The man smiled. “Angels is nearly seven hours long,” he said, and seeing my alarm, he added, “It’s in two parts, Millennium Approaches and Perestroika.” That didn’t help from a commitment standpoint. Yet seven hours did have a kind of thrilling defiance in it, a gothic grandeur, something formidable, even religious. Besides, it was called Angels in America, which didn’t sound boring, with those two capital A’s like spires on a gate through which I would pass. Then he told me that Millennium Approaches and Perestroika each won the Tony Award for Best Play (in 1993 and 1994, respectively), and that Millennium Approaches earned Kushner the 1993 Pulitzer Prize for Drama.

“Sold,” I said, eager to fill this hole in my awareness.

The following Wednesday, I arrived to a packed house and took my seat.

From its incantatory opening — a eulogy given by an Orthodox rabbi for an old immigrant woman he didn’t know — the Signature’s production, directed by Michael Greif, gave me a vision of the thunderbolt that had split the American stage 20 years before. In the fall of 1992, when Angels opened at the Mark Taper Forum in Los Angeles, the New York Times theater critic Frank Rich articulated the wild excitement that had broken out in the theater world over the arrival of what appeared to be the Thing Itself: “Some visionary playwrights want to change the world. Some want to revolutionize the theater. Tony Kushner, the remarkably gifted 36-year-old author of Angels in America, is that rarity of rarities: a writer who has the promise to do both.” The following spring, the play, directed by George C. Wolfe, came to New York with so much hype on its wings that it could hardly be expected to fly so high.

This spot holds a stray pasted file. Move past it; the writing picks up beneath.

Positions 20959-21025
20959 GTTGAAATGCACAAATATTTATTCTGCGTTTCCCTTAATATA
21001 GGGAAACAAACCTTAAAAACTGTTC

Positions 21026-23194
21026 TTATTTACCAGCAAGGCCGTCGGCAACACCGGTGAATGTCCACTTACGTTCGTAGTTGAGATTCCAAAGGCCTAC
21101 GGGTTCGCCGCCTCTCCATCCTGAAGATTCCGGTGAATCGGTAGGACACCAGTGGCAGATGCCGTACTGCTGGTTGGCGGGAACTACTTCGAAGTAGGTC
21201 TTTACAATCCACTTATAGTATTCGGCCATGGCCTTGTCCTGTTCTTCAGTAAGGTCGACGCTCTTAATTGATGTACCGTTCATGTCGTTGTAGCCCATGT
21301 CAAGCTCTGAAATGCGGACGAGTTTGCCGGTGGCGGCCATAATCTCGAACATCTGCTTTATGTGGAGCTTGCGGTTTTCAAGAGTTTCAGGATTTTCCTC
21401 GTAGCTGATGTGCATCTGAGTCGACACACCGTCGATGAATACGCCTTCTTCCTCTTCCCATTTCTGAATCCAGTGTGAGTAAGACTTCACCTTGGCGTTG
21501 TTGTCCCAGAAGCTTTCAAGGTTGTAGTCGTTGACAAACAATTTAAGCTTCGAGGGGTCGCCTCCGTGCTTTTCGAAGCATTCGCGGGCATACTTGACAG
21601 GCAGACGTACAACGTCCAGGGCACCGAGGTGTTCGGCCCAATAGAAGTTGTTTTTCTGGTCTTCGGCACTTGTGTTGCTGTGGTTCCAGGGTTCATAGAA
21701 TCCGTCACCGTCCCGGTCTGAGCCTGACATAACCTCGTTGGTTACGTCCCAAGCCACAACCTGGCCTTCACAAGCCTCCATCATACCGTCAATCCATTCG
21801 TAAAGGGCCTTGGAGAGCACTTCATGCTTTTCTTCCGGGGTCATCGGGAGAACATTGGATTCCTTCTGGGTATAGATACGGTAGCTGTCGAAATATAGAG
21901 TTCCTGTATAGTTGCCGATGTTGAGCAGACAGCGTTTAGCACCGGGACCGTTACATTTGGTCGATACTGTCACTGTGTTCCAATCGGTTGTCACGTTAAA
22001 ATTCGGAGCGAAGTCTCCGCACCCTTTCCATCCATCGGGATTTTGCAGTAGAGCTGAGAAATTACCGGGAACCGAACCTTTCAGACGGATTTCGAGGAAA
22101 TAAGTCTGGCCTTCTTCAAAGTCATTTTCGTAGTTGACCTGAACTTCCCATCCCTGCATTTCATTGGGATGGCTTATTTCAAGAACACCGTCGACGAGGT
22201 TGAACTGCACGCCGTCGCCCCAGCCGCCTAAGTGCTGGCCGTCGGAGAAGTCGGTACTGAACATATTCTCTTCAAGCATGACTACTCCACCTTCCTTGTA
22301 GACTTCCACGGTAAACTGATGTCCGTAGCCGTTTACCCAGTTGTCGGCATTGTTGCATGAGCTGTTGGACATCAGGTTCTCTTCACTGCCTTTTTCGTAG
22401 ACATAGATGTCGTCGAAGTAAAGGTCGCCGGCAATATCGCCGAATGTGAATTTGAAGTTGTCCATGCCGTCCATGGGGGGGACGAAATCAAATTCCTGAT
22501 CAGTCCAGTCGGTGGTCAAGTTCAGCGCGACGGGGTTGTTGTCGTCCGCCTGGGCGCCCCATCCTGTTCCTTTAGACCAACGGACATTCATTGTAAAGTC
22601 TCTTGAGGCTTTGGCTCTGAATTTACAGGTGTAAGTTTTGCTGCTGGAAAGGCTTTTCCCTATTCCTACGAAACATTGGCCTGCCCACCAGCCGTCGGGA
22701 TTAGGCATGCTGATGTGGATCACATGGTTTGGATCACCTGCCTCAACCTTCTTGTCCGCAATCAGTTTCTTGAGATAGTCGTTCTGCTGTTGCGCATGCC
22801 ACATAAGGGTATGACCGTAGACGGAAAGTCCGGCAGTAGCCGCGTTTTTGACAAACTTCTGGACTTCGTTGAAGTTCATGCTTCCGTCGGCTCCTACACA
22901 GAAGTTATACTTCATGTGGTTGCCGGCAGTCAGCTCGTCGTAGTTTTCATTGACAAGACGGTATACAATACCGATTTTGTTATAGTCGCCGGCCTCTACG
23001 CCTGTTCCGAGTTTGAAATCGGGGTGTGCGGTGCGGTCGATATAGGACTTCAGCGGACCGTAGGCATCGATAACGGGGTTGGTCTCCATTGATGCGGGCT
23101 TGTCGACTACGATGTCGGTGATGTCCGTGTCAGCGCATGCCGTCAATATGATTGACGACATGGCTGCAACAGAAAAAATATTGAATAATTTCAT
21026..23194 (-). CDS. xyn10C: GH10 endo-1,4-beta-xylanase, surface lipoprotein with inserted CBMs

On May 4, 1993, Angels made its Broadway debut at the Walter Kerr Theater. Frank Rich saw the play again and doubled down. “Angels in America speaks so powerfully,” he wrote, “because something far larger and more urgent than the future of the theater is at stake. It really is history that Mr. Kushner intends to crack open.”